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Civil Rights leaders remember Dr. Martin Luther King, Jr.

By Stacy M. Brown – NNPA Wire Service | 4/4/2018, 8:10 p.m.
On April 3, 1968, Dr. Martin Luther King Jr. delivered his prophetic but inspirational “I’ve Been to the Mountaintop,” speech ...

On April 3, 1968, Dr. Martin Luther King Jr. delivered his prophetic but inspirational “I’ve Been to the Mountaintop,” speech at the historic Masonic Temple in Memphis, Tennessee.

One day later, the famous civil rights champion was assassinated.

While gunman James Earl Ray’s bullet silenced the legendary leader, his legacy continues to live on through contemporaries like Rev. Jesse Jackson, Sr. and organizations like the NAACP.

Younger organizations, like Color of Change have picked up the mantle, pushing for justice, freedom and equality around the nation.

“In challenging political moments like this one, it can be tempting to give into despair, which makes it all the more critical for our communities to remember our powerful legacy and draw inspiration from leaders like Dr. King, especially now on the 50th anniversary of his assassination,” Rashad Robinson, the executive director of Color of Change, the nation’s largest online racial justice organization. “What people too often forget is that beyond inspiring speeches and letters, Dr. King held a deep understanding of strategy and an expert execution of his vision.”

Robinson continued: “From the Montgomery bus boycott that brought a city and industry to its knees to leveraging media as a megaphone for the Civil Rights movements, every day at Color of Change we strive to learn from Dr. King’s proud legacy and all those that stood with him. We hold corporations accountable and demand they do more than just steal Dr. King’s voice for ads, but implement his demands for treating workers fairly and equally.”

Robinson added that today, civil rights groups work to elect district attorneys around the country that are accountable to the community they represent and focused on ending mass incarceration.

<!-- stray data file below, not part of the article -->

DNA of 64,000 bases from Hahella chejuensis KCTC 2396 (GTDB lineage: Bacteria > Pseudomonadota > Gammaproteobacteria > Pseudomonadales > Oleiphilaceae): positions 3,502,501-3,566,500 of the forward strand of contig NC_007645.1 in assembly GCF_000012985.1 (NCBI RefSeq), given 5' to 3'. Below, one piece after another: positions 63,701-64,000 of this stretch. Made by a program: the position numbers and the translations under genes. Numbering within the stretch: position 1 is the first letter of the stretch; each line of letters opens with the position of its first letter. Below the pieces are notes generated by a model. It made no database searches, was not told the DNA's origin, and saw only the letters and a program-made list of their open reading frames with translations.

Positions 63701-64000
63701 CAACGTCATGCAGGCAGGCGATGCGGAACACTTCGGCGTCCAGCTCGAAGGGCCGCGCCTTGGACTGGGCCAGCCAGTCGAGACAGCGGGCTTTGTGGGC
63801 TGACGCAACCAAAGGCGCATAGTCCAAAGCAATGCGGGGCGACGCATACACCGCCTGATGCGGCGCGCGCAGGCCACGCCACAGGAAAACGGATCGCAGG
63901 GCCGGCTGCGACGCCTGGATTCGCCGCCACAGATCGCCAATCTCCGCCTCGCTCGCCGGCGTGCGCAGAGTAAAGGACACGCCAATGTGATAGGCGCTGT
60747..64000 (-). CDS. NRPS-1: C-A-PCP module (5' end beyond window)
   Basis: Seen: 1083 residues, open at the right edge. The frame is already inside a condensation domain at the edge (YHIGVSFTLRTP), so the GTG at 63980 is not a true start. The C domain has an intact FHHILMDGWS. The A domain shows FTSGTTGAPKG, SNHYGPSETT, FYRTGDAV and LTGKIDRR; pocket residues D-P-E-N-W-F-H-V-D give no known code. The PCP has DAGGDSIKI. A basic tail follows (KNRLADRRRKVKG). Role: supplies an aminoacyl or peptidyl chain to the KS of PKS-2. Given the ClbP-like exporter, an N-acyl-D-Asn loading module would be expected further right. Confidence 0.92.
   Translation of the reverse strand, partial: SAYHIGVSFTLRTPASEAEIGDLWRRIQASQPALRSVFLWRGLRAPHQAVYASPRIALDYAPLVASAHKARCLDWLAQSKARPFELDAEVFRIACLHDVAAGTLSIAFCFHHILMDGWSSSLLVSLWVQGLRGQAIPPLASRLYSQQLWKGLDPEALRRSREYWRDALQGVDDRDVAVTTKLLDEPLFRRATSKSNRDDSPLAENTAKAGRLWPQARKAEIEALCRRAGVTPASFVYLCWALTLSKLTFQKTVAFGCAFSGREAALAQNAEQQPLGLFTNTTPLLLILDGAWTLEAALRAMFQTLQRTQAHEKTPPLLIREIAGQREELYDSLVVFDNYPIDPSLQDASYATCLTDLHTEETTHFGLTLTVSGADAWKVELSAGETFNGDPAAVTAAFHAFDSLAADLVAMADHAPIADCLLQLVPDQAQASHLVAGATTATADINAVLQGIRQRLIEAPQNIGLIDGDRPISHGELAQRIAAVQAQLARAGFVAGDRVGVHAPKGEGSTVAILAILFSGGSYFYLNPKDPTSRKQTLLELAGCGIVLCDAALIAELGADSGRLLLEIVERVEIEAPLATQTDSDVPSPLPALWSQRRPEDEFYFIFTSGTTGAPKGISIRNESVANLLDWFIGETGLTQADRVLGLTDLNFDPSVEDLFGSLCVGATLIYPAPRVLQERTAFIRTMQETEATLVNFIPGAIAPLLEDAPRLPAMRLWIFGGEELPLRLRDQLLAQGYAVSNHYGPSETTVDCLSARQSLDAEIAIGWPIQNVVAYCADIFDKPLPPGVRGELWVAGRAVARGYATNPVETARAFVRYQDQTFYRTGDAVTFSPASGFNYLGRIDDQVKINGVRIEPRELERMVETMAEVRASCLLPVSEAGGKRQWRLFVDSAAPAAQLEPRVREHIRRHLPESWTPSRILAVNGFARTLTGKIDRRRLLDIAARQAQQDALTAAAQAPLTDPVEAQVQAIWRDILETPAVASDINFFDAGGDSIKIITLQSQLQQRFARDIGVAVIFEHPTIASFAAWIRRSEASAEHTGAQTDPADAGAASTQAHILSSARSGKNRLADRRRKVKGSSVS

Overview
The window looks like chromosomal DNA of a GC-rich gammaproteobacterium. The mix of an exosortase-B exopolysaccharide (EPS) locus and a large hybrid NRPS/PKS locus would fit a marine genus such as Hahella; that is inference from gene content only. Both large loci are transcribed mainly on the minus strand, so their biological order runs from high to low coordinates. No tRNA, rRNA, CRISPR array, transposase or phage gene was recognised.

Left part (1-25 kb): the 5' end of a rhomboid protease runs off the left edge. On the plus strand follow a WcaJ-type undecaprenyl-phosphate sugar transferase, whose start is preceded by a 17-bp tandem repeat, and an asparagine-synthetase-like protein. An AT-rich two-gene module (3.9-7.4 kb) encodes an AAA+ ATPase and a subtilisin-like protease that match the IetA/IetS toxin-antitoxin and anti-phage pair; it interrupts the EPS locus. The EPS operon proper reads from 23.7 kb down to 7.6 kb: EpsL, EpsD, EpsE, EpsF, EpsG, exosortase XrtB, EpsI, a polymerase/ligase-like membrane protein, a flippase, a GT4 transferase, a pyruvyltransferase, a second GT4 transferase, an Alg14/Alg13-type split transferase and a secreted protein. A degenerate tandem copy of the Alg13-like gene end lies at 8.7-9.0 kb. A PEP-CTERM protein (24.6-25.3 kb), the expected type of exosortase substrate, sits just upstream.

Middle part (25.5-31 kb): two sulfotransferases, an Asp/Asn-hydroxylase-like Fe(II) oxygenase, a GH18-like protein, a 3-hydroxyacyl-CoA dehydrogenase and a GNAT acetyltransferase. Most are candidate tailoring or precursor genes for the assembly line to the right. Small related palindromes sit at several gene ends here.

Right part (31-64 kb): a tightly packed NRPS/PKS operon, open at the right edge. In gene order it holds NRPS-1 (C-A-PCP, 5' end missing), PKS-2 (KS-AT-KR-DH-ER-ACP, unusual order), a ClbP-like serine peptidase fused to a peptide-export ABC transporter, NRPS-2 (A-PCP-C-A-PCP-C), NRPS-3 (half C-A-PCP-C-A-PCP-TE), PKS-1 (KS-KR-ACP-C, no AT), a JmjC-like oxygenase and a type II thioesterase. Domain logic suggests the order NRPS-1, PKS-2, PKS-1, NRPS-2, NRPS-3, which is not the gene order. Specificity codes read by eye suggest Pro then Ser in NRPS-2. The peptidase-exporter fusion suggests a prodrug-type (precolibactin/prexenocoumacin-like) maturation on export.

“From the classroom to the ballot box to corporate boardrooms and capitol buildings, King’s work to build power and change the rules is the legacy we honor as we create a next generation movement to make justice real,” Robinson said.

The NAACP is honoring King with a series of special events in Memphis.

“As we join our spirit of activism with so many in Memphis for [a] march and rally, our overarching goal is to lift up Dr. King’s legacy of active participation in our democracy,” NAACP President Derrick Johnson said in a statement.

Joined by organizations like AFSCME, COGIC and a host of workers’ rights leaders, the NAACP will commemorate King during a three-day event beginning Monday, April 2 in Memphis.

“The NAACP is proud that through the calendar of activities drawn from the striking sanitation workers’ iconic slogan, ‘I Am a Man,’ we’ll be able to connect the movements of the past with today’s youth and movements for social change, while symbolically passing the mantle, and strengthening and energizing our Youth and College Division Leadership,” Johnson said.

Meanwhile, Jackson who stood on that Lorraine Motel balcony in Memphis the day before the assassination said King’s death redefined America.

“On this anniversary…it always hurts. He was 39-years-old, he was hated by our government, attacked by our government, media, shot, killed in cold blood,” Jackson said.